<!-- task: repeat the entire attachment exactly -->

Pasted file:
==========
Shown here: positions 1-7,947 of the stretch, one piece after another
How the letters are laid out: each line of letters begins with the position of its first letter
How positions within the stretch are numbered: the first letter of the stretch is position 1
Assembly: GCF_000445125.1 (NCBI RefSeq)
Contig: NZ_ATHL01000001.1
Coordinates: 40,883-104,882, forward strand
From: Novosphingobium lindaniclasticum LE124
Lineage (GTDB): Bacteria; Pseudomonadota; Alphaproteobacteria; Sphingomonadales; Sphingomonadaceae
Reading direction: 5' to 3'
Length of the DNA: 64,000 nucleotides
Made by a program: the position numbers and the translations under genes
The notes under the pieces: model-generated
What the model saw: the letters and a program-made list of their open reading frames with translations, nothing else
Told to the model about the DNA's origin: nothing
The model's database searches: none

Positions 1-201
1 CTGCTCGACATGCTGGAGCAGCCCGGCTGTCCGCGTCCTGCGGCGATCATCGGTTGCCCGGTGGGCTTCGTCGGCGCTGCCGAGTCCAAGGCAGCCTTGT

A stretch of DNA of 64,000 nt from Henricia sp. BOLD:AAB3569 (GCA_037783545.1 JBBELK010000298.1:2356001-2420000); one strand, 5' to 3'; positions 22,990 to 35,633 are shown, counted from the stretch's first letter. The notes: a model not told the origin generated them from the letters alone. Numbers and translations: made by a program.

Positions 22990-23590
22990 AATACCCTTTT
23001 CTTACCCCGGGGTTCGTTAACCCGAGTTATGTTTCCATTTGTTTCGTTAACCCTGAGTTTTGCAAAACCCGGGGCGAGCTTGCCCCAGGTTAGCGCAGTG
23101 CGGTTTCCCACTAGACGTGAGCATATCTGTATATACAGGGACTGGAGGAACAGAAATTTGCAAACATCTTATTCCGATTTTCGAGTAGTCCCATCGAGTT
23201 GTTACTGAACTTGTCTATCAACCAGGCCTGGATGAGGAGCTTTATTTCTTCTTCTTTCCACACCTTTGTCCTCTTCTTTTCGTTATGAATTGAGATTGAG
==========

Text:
Shown here: positions 1-7,947 of the stretch, one piece after another
How the letters are laid out: each line of letters begins with the position of its first letter
How positions within the stretch are numbered: the first letter of the stretch is position 1
Assembly: GCF_000445125.1 (NCBI RefSeq)
Contig: NZ_ATHL01000001.1
Coordinates: 40,883-104,882, forward strand
From: Novosphingobium lindaniclasticum LE124
Lineage (GTDB): Bacteria; Pseudomonadota; Alphaproteobacteria; Sphingomonadales; Sphingomonadaceae
Reading direction: 5' to 3'
Length of the DNA: 64,000 nucleotides
Made by a program: the position numbers and the translations under genes
The notes under the pieces: model-generated
What the model saw: the letters and a program-made list of their open reading frames with translations, nothing else
Told to the model about the DNA's origin: nothing
The model's database searches: none

Positions 1-201
1 CTGCTCGACATGCTGGAGCAGCCCGGCTGTCCGCGTCCTGCGGCGATCATCGGTTGCCCGGTGGGCTTCGTCGGCGCTGCCGAGTCCAAGGCAGCCTTGT

A stretch of DNA of 64,000 nt from Henricia sp. BOLD:AAB3569 (GCA_037783545.1 JBBELK010000298.1:2356001-2420000); one strand, 5' to 3'; positions 22,990 to 35,633 are shown, counted from the stretch's first letter. The notes: a model not told the origin generated them from the letters alone. Numbers and translations: made by a program.

Positions 22990-23590
22990 AATACCCTTTT
23001 CTTACCCCGGGGTTCGTTAACCCGAGTTATGTTTCCATTTGTTTCGTTAACCCTGAGTTTTGCAAAACCCGGGGCGAGCTTGCCCCAGGTTAGCGCAGTG
23101 CGGTTTCCCACTAGACGTGAGCATATCTGTATATACAGGGACTGGAGGAACAGAAATTTGCAAACATCTTATTCCGATTTTCGAGTAGTCCCATCGAGTT
23201 GTTACTGAACTTGTCTATCAACCAGGCCTGGATGAGGAGCTTTATTTCTTCTTCTTTCCACACCTTTGTCCTCTTCTTTTCGTTATGAATTGAGATTGAG